I will be brief as others have written very good reviews. The authors start off well connecting with those interested in Edward Teller or the "Atomic Era coming of Age". The book does justice and provides insight until the later third, begining with the Oppenheimer security issues. From there it declines into an obsession with political correctness....conservatives are right-wing and liberals have no slur attached to them. The book ends with less and less of Teller as the object but more as a useful tool for the authors spin on history.
Terr
Whether or not Edward Teller was the model for Dr. Strangelove in the movie of the same name [my pick for #1 movie ever], he was still one of the most controversial and enigmatic scientists of the 20th Century. Peter Goodchild does an excellent job laying out Dr. Teller's life in the book Edward Teller, The Real Dr. Strangelove. Having read Goodchild's J. Robert Oppenheimer: Shatterer Of Worlds while still in college [and having watched the BBC show by Goodchild on PBS with my Dad - a favorite memory], I trusted that Goodchild would write a book that was neither hagiography nor hatchet job, and Edward Teller did not disappoint. Goodchild gives us Teller's life as a witty and brilliant scientist [which I have personal experience with - I had the good fortune of hearing Dr. Teller speak] and as a troubled and extremely political human being. Being a fan of Oppenheimer and a partisan against the Star Wars nuclear defense, I expected that the book would support, and perhaps intensify, my negative feelings towards Teller, but reading the book has made me more sympathetic towards Teller the human being [while still vehemently disagreeing with his treatment of Oppenheimer and his support of the scientifically ridiculous Star Wars plan]. Their may be some people that are purely heroic or villainous, but most people are like J. Robert Oppenheimer or Edward Teller, flawed human beings. I highly recommend this book to anyone with an interest in science and scientists, the ethical conflicts of certain kinds of scientific research, biography, the bomb, and the history of the 20th Century. An endnote: when I was in the 1st and 2nd grades in Berkeley, California, I lived on Scenic Avenue and went to Hillside Elementary School. One of my routes to or from school took me along Hawthorne Terrace past Dr. Teller's house. I was a precocious kid and knew the "Father of the H-Bomb" lived in my neighborhood. He drove a beat-up old car, which confirms Teller's frugality as reported by Goodchild.
Urreur
This biography of Edward Teller, which I found to be disappointing, comes to us from Peter Goodchild, a documentary maker for the BBC.

After reading this book, I didn't feel that I had came to know Edward Teller, who was a very interesting, if controversial, man. I had learned a little about his origins, his academic achievements, his projects, and the controversies in which he was embroiled, but only rarely did I feel that Goodchild had really gotten to the bottom of what had happened. This book reads more like a Life magazine article or a description of a new wondersoap than like a work of history.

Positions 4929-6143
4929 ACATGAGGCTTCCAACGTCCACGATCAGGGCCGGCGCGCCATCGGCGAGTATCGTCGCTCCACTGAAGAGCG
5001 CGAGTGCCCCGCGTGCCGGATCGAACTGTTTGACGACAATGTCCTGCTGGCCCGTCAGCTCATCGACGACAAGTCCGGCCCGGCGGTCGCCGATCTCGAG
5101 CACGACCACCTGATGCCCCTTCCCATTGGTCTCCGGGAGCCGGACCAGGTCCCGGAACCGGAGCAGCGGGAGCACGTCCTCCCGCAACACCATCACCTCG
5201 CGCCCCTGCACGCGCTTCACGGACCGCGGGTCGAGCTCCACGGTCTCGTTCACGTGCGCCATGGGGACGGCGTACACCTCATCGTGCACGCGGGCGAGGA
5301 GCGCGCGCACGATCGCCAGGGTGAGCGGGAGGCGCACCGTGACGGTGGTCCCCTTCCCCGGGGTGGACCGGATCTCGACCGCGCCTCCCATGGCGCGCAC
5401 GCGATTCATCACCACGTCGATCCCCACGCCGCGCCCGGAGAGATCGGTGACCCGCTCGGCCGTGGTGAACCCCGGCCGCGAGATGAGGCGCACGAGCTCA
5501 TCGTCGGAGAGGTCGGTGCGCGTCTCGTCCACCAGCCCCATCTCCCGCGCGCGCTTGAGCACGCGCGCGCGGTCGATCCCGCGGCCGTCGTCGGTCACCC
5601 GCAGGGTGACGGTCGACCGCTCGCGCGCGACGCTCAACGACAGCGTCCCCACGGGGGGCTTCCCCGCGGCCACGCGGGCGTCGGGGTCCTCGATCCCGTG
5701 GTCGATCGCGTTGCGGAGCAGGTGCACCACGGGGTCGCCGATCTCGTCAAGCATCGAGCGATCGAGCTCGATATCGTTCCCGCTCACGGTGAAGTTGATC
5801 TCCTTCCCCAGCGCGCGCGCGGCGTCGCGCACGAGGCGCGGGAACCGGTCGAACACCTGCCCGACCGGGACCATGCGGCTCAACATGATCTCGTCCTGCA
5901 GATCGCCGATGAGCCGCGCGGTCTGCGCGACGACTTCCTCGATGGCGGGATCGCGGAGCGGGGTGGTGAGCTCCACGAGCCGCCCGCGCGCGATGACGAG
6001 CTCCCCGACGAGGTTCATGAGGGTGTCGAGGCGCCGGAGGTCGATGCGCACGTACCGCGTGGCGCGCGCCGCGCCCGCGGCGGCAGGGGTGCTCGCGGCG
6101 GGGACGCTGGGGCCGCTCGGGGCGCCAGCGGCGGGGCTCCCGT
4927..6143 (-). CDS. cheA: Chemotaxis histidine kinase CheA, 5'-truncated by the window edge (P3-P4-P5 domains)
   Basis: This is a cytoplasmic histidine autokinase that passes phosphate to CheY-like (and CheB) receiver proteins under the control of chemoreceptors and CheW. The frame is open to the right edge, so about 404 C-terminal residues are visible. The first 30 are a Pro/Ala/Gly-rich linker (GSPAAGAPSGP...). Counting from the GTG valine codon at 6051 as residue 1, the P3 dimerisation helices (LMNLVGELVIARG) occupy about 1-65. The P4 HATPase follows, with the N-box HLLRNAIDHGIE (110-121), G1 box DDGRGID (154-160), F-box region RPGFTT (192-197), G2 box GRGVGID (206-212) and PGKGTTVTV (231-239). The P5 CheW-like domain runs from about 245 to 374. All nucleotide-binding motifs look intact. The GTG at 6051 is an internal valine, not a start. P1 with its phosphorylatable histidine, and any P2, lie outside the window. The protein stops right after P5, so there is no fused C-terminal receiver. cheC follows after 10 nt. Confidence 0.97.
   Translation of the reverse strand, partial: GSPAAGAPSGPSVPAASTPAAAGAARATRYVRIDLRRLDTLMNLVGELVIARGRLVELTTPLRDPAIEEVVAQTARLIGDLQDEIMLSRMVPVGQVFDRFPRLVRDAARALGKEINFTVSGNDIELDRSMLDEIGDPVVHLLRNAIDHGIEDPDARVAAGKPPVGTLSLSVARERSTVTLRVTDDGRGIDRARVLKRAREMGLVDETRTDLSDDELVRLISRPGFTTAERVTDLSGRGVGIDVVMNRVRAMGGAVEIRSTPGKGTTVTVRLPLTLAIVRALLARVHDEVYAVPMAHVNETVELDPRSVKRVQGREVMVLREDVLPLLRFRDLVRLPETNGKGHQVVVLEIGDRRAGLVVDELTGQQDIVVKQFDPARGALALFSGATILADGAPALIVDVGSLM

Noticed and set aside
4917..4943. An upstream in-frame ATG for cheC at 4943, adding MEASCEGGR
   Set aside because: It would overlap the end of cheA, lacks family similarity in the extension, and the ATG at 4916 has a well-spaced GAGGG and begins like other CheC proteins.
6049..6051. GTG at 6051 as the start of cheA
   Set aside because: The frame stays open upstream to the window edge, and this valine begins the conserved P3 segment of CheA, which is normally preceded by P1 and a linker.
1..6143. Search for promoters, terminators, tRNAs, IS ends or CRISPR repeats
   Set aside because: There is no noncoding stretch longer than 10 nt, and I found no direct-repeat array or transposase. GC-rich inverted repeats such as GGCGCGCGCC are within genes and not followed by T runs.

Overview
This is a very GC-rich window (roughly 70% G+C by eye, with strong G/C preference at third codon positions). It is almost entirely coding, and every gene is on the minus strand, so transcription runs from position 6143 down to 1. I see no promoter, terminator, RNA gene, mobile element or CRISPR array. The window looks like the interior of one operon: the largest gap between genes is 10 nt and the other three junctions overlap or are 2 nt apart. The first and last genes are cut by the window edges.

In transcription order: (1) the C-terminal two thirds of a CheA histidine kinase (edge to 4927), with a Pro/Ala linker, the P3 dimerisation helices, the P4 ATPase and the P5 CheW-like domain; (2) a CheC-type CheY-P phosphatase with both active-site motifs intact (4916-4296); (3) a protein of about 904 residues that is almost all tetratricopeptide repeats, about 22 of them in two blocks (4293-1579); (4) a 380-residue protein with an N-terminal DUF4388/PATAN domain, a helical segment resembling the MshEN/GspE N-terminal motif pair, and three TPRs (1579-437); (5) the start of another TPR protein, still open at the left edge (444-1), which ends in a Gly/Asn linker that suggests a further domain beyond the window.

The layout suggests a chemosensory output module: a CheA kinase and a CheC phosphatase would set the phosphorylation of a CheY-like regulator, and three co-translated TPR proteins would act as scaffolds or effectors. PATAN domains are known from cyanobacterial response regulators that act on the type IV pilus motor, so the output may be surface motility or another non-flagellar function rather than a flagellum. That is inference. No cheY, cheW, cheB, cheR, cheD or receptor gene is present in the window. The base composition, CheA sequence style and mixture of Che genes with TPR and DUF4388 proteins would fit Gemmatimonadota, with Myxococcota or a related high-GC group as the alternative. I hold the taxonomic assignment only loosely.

I disliked that Goodchild makes interesting points, but then doesn't provide sources to support them. An example: Goodchild quotes an American soldier to the effect that the US military knew and tolerated that top secret information about the work at Los Alamos was being flown to the Soviet Union by the planeload, and names the air field where this is said to have happened. This is a spectacular allegation, if true. Unfortunately the sources he offers to substantiate this claim were a Soviet code clerk who worked at the Soviet embassy in Ottawa, and an American soldier who sold his story at the height of the Red Scare. Both wrote books that needed spectacular stories to sell well. Neither the Venona decrypts nor the Mitrokhin archive, both of which have provided us with a good understanding of how the Soviets exported technology from Los Alamos allude to these clandestine flights. This is not to claim with certainty that these flights never happened, but rather to say that I feel that by not explaining why these claims didn't become common knowledge, Goodchild leaves his readers confused. Was there no FOIA or other source to substantiate these spectacular claims?

Teller was involved in Operation Chariot, a project to use H-bombs to dig a harbor that nobody wanted on Alaska's ice-bound northern coast. In the end the opposition of the indigenous population led to the operation being cancelled. The entire episode, which I think raises many questions about Teller's psychology and judgment, is more or less described in the sterile prose otherwise used to describe how to program a video recording device. I was also quite disappointed by his treatment of J. Robert Oppenheimer, about whom Goodchild makes so many subtle and sometimes unfair digs that his book seems to be more of a political tract than a serious biography.

As someone very interested by the era and its scientists, I was rather surprised that he omits John von Neuman from his "suspects list" of possible inspirations for Dr. Strangelove. There is a strong case for this: like Strangelove, von Neuman was wheelchair-bound, spoke German as a native speaker, consulted for the Rand Corporation, was an authority on game theory, and at times advocated a preemptive war against the Soviet Union.

A further annoyance is that Goodchild doesn't include footnotes, but rather has quotes for some sources at the back of the book. This is infuriating, as some of his ideas are interesting, and it is only when you flip to the back of the book that you learn whether this is or isn't one of the ideas for which he provides corroboration. This is one of the few books I have ever read that doesn't have a single positive review of itself on its back cover. To end this review on a positive note, it is one of the few biographies of Dr. Teller, so you may have to read it for what information it offers, and perhaps to use it as a doorstop. I anxiously await a book that does justice to Edward Teller's genius, life, and times.